With the spot-on early success of its Juno mission, NASA has shown once again that it knows a thing or two about sending probes to distant planets. But when it comes to science history, the space agency seems, well, a bit off the mark.
"And yet it moves" (E pur si muove, in Italian) appears to be a reference to Galileo Galilei (1564-1642). But while the phrase is often attributed to Galileo, evidence suggests that the "father of modern science" never uttered the words.
"Galileo did not say 'And yet it moves,'" David Wootton, a professor of history at the University of York in England and the author of the 2010 book Galileo: Watcher of the Skies, told The Huffington Post in an email.
"It is a myth that has attached itself to the story because it is what people think he ought to have said" when church officials forced him to recant his heretical statement that Earth moves around the sun.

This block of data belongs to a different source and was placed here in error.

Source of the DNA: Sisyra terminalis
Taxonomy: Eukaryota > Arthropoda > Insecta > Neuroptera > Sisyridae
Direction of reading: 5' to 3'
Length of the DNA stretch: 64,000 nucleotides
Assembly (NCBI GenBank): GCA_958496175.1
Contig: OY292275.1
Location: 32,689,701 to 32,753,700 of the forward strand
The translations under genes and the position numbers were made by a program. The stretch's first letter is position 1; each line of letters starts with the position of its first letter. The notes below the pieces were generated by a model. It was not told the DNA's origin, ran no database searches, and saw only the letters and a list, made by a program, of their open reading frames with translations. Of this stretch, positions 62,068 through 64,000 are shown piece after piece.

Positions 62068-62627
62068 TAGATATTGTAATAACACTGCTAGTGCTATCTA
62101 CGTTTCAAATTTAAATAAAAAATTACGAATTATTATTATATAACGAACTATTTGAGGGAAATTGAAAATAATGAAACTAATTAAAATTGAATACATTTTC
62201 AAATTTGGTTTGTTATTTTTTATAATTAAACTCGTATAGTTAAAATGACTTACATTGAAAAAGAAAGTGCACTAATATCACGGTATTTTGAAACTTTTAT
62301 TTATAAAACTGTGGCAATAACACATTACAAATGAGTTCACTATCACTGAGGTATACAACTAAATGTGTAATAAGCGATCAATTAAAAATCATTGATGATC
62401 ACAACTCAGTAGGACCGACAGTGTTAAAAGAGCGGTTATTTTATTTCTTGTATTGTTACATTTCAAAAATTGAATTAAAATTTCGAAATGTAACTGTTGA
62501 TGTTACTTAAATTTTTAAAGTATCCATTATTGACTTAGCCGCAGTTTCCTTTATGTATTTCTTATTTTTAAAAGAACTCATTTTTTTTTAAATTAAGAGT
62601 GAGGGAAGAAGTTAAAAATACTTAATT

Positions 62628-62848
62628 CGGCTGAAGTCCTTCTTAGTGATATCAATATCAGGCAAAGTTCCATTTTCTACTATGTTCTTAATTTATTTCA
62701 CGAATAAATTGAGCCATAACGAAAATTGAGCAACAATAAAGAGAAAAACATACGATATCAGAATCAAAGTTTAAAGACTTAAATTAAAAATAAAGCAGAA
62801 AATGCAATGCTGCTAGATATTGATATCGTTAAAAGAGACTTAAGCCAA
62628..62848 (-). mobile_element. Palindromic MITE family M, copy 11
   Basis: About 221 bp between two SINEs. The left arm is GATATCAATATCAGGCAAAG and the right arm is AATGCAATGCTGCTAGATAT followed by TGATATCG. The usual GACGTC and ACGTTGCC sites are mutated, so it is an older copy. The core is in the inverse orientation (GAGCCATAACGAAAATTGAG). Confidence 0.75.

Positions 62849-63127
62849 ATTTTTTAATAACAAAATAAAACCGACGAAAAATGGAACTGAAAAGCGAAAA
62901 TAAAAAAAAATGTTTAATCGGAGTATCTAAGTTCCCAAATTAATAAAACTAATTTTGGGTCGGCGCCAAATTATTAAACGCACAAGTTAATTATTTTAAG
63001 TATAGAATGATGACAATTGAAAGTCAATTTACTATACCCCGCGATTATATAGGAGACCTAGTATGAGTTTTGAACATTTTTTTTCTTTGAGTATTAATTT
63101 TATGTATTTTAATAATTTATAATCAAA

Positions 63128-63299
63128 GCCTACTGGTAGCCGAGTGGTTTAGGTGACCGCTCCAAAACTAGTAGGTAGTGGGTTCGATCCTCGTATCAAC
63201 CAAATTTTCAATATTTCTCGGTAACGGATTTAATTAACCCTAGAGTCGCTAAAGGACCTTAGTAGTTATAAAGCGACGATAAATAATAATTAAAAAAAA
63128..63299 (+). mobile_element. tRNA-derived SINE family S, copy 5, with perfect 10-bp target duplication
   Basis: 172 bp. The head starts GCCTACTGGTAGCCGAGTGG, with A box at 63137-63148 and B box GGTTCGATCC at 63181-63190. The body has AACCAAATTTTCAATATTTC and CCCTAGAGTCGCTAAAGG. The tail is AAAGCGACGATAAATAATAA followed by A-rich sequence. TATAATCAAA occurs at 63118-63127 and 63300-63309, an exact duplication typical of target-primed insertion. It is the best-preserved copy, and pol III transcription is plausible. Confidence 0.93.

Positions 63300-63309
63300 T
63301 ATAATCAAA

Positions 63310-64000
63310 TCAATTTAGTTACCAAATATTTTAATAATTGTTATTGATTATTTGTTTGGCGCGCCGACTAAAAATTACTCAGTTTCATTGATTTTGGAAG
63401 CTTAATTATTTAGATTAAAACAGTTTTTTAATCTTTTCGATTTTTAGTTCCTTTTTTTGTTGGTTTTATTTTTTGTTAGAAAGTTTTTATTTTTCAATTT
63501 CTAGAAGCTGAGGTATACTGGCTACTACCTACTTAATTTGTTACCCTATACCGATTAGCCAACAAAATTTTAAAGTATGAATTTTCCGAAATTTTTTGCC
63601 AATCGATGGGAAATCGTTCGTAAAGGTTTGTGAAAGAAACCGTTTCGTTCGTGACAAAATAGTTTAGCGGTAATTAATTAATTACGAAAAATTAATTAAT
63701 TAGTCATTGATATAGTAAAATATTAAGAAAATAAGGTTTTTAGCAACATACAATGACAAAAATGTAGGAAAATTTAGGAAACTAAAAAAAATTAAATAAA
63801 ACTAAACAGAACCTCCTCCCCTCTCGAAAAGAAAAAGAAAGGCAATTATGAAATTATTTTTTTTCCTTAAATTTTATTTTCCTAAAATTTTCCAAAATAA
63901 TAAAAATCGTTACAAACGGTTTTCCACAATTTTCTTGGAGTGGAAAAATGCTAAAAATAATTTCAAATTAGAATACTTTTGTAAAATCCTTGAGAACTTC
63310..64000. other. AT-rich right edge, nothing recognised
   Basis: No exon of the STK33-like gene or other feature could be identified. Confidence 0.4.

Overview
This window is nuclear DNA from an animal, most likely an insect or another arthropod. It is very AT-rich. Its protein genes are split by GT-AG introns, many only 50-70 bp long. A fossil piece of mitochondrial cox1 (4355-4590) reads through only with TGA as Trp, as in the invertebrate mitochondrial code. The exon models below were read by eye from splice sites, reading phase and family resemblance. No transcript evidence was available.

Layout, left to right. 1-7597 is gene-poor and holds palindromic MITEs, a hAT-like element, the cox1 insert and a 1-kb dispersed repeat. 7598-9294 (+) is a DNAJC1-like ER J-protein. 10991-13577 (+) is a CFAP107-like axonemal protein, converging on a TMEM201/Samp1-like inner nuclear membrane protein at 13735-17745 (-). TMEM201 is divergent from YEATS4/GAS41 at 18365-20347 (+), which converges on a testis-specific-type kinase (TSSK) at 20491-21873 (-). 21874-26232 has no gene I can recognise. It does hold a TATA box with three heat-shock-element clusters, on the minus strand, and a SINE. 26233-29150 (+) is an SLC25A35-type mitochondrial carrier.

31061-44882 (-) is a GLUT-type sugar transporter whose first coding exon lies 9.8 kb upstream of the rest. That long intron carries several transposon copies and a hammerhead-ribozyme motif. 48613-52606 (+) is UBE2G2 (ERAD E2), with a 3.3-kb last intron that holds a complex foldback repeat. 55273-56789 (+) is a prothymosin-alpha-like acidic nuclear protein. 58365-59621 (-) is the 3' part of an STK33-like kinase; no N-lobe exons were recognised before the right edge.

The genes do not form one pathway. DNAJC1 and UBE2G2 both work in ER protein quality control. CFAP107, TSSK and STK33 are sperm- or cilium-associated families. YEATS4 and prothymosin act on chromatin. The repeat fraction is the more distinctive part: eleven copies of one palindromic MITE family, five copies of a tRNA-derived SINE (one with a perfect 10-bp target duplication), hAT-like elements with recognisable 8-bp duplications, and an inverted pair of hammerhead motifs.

Galileo first observed four of Jupiter's moons on Jan. 7, 1610 (astronomers now believe there are 67 Jovian moons), and the discovery utterly transformed our view of the heavens and our place in the natural world.
"In many ways this [was] the first major scientific discovery -- the discovery of something previously unknown, and something at odds with all previous learning," Wootton said in the email.
Wootton said the discovery was especially momentous because it cast doubt on the prevailing Ptolemaic model (which held that Earth lies at the center of movement in the heavens) while lending support to the Copernican system, which holds (rightly) that the moon orbits Earth, which, in turn, orbits the sun.
NASA, of course, is hoping that Juno will make its own discoveries. Among other things, the probe should provide a new understanding of Jupiter's atmosphere and its magnetic and gravitational fields.